Estimated read time: 3-4 minutes
This archived news story is available only for your personal, non-commercial use. Information in the story may be outdated or superseded by additional information. Reading or replaying the story in its archived form does not constitute a republication of the story.
SALT LAKE CITY — Janet Thaeler, who does online marketing, spends a lot of time on Facebook for both work and pleasure, and she said sometimes she feels a little envious.
Scrolling through her Facebook friends she points out photos of a friend beside celebrities Larry King and Hoda Kotb and snapshots of her sister's travels across Europe.
"If you look through her Facebook page, it's just all smiling people all the time and everything is so perfect for her," Thaeler said.
Utah Valley University sociologist Hui-Tzu Grace Chou can relate.
"Several years ago when I started using Facebook, I began to feel that all of my friends seem to have great lives," she said.
That inspired Chou to study undergrads' experience with Facebook.
Chou found the more time people spent on Facebook, the more likely they were to think others were happier and that life was unfair. Additionally the study found that the more strangers they had as Facebook "friends," the more likely they were to think others have better lives.
"It only gives us the positive moments or happy moments of life," Chou said. "Therefore if we use this unrealistic expectation to evaluate our own life, it is very likely for people to feel depressed or frustrated."
Of course, measuring real life against the picture we get on Facebook is an imperfect comparison.
"You know it depends on where I'm at in my own life," Thaeler said. "If I'm sad, if I'm in a bad place personally, not feeling grateful for what I have or something, then I'm more affected by it."
Social psychologists have a name for measuring ourselves against someone we think is better than us — upward comparison — and they've studied the effect it has on our mood.
You may earn a decent income, but according to one study, if your neighbors earn more, you're more likely to say you're not as happy as you would be if you were living beside neighbors who earned less.
Positive psychologist Trish Henrie-Barrus said comparing ourselves to others is something that comes naturally "because as a child you learn how you should act by talking to people, watching your parents, watching your peers and so we continue to do that. Be very careful in comparing yourself, because we tend to compare our weaknesses with others' strengths."
A report from the American Academy of Pediatrics A report from the American Academy of Pediatrics warns about "Facebook Depression" among teenagers who are often hyper-conscious of measuring up to their peers.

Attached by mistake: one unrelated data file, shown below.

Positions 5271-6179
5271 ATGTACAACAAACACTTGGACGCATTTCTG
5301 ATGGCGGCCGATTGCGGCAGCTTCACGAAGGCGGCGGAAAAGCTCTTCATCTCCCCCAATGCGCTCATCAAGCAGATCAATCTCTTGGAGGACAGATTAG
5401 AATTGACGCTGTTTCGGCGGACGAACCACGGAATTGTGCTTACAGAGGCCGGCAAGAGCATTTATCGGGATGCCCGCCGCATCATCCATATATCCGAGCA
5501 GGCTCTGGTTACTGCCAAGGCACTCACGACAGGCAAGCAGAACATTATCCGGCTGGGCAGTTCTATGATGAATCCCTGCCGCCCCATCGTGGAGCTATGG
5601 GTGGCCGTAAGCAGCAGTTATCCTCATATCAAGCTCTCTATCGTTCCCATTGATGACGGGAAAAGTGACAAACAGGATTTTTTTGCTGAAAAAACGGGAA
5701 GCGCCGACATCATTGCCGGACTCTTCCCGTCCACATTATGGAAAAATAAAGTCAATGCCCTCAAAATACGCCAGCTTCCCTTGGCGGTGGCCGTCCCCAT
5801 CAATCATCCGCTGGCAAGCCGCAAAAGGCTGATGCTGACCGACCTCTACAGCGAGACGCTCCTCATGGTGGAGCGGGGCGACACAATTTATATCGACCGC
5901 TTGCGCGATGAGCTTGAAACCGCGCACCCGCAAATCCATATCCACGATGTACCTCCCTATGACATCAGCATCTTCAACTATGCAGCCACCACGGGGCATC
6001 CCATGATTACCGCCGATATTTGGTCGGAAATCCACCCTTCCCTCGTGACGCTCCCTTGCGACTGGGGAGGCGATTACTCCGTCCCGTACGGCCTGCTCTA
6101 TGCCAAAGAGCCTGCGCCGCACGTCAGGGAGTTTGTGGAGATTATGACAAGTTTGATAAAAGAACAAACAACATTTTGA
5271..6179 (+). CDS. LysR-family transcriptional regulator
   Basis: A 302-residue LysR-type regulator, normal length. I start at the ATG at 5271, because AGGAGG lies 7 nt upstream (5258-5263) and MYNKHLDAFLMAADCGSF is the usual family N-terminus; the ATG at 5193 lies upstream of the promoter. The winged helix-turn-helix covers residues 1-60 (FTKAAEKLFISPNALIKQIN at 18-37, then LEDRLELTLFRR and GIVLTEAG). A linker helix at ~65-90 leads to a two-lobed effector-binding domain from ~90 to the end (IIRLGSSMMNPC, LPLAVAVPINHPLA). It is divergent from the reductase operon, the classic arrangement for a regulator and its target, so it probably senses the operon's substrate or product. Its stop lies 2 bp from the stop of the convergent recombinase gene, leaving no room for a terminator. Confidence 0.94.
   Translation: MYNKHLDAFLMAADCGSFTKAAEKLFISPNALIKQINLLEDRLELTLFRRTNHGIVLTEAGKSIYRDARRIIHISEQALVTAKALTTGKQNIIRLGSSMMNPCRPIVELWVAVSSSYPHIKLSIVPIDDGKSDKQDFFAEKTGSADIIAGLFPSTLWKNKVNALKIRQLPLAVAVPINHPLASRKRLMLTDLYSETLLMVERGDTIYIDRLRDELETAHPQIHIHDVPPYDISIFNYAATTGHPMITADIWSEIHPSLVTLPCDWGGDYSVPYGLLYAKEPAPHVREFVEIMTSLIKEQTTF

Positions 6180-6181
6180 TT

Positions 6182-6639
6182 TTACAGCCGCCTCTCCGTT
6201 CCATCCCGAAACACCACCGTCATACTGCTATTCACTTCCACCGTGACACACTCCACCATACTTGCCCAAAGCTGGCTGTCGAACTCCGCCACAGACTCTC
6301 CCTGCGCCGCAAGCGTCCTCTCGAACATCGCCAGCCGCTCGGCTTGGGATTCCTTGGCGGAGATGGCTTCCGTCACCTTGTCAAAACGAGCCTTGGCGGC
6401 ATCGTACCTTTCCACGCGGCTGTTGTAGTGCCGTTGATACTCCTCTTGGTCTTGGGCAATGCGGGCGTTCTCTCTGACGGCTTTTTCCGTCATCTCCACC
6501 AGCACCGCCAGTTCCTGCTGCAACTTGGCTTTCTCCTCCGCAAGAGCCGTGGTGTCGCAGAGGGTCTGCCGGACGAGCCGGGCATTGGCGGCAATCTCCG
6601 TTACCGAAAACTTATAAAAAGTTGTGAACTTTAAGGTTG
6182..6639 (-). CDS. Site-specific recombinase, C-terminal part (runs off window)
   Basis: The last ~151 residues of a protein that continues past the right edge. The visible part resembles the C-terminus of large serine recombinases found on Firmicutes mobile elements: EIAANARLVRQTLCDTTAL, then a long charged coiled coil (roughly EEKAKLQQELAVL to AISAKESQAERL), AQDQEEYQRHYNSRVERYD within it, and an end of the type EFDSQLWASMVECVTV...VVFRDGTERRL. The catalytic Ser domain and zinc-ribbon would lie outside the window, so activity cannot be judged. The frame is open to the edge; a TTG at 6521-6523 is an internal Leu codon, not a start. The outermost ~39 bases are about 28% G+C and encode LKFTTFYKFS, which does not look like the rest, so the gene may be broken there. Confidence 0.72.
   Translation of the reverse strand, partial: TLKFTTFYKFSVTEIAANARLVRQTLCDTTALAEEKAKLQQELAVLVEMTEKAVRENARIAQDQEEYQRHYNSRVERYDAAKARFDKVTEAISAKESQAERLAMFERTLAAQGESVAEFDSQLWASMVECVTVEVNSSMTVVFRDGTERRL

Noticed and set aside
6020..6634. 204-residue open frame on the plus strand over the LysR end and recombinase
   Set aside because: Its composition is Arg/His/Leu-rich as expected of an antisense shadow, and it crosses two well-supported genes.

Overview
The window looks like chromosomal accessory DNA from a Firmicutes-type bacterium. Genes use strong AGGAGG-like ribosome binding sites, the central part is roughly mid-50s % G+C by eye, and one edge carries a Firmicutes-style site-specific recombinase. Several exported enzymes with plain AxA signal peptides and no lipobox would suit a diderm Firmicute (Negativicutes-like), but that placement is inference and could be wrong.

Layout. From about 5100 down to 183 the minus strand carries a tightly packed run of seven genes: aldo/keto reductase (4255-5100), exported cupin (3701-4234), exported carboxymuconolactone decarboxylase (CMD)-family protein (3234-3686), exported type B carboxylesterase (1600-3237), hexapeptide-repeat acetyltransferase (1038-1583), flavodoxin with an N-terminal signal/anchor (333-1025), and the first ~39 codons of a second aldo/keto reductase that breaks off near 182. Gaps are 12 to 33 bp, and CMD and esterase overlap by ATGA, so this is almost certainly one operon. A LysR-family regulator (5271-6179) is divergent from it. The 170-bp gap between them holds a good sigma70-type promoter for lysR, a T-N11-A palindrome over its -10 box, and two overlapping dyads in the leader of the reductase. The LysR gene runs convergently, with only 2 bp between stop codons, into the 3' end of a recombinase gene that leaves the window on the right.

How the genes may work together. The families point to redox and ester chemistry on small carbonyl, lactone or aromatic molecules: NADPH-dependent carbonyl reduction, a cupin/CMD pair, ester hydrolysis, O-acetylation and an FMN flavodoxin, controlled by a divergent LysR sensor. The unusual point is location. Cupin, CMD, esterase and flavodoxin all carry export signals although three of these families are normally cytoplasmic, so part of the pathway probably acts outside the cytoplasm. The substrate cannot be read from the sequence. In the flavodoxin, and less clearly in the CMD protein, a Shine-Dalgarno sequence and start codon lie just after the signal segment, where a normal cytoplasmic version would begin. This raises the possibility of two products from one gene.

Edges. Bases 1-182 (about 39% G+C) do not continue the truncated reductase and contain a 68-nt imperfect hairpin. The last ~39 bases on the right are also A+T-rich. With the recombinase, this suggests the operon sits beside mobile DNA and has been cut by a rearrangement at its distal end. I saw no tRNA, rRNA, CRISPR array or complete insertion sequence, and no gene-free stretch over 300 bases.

"When I'm not feeling so good about myself, I'll check social media," said high school student Lauren Stephenson. "It never makes me feel better. You know, nobody every talks about their problems. Everything's good. Everything's happy."
It only gives us the positive moments or happy moments of life. Therefore if we use this unrealistic expectation to evaluate our own life, it is very likely for people to feel depressed or frustrated.
–Hui-Tzu Grace Chou, UVU sociologist
Of course, social comparison can be a positive "if we believe that we can change and reach that goal," Henrie-Barrus said.
"Motivational theory says we don't do anything, we don't even try anything, unless we believe that it's going work out for us," she said.
High school student Abdi Nor compares himself to a straight-A student for motivation to do better.
"I wonder how he got straight A's and I look at myself," he said. "I'm an average student, so what (do) I have to do to get at his level?"
Student Liam Sparling compares himself to famed astrophysicist Neil deGrasse Tyson online for inspiration.
"He started out average and he really worked hard to be where he is today. I think if I tried hard enough, I could get there," Sparling said.
Janet Thaeler looks to Facebook to help her set goals.
"I see people that are at the top of my industry and what they're doing and I learn from them all. So I feel like I have a whole lot of mentors," she said.
One important point to note about Chou's study: It doesn't show whether Facebook itself makes people sad, or whether people who use Facebook more often, tend to be unhappier in the first place.